Back in the days before digitalisation,
when recording was real musician's work (and we remember it well; one
stoked, one regulated the steam pressure, one at the sound controls and
the rest in the recording room), we started our very first album with a
clap of thunder and this song.
Many miles of tape have passed through the time coder
since, and sound engineers no longer require hard hats and protective
footwear. Nine albums later, this being the tenth, much has
changed. For example, ye olde plastic long playing record album has
nearly, like the dinosaur and the dodo, disappeared from the planet.
Happily, some things remain full of life. This Robert Tannahill song
is one of them. Whether you caught this one the first time round or
not, we hope you enjoy our reworking of this fine song. It is, in
fact, the song with everything: the starless night, the hooting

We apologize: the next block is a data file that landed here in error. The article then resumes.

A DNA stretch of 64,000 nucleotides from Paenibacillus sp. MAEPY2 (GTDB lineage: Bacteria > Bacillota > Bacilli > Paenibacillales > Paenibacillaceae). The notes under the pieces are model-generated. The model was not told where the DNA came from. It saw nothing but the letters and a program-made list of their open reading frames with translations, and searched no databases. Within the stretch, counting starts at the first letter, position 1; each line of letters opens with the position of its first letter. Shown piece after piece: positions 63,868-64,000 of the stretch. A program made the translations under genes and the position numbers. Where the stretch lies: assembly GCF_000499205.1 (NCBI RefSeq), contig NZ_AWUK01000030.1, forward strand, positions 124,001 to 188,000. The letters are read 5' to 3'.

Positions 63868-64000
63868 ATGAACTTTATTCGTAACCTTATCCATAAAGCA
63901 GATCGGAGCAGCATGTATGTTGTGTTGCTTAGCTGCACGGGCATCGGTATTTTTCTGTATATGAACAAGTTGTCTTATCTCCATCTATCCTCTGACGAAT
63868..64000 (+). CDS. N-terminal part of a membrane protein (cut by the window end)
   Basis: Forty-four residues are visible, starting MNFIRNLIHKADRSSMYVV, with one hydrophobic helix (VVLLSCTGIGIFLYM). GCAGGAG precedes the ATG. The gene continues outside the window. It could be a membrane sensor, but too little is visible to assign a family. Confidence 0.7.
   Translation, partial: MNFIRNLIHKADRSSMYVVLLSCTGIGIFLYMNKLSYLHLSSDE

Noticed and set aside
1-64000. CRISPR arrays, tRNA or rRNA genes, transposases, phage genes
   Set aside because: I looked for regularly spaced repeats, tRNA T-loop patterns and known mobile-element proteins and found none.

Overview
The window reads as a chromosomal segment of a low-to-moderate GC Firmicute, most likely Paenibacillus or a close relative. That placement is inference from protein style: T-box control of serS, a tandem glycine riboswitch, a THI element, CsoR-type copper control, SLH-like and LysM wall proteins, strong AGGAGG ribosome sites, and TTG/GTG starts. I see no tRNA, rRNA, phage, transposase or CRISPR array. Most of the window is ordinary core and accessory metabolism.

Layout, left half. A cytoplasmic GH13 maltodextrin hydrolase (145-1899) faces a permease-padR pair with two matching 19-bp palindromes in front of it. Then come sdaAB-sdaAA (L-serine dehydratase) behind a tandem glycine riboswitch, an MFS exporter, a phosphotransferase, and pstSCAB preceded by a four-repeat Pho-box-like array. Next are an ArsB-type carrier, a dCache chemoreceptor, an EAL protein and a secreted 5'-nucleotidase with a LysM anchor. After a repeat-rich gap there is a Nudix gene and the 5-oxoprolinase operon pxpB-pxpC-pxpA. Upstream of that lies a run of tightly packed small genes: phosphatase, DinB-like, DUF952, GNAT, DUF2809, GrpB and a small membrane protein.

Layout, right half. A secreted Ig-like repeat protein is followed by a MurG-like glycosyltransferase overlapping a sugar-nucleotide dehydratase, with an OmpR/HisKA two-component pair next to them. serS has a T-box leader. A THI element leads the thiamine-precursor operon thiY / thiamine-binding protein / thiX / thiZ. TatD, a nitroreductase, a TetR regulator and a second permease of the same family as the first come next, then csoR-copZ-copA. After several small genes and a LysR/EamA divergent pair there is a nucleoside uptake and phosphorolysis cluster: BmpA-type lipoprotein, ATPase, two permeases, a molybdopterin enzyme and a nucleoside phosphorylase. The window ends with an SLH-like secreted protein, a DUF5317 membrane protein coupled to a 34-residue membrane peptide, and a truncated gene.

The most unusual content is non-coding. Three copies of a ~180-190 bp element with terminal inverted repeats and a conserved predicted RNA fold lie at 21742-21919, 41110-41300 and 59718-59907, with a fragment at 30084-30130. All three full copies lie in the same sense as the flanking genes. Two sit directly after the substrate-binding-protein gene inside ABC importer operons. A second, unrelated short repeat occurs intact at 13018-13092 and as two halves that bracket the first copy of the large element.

owls, thunder, lightning, the lot. Straight out of Transylvania,
which as every Scot will tell you, is just outside Paisley, the birthplace
of this song.
Our hero, sack of grain on back, is looking for a 24
hour windmill when he decides he would rather visit his true love.
This is when he becomes afraid. Not of the thunder, lightning,
hooting owls or eerie shadows in the forest, however, but of his true
love's father. He's afraid of waking him, thus relegating the visit
to one of the formal variety.
The tune we have tagged on to the end of the song is
The Noose and the Ghillie by P. Gautier.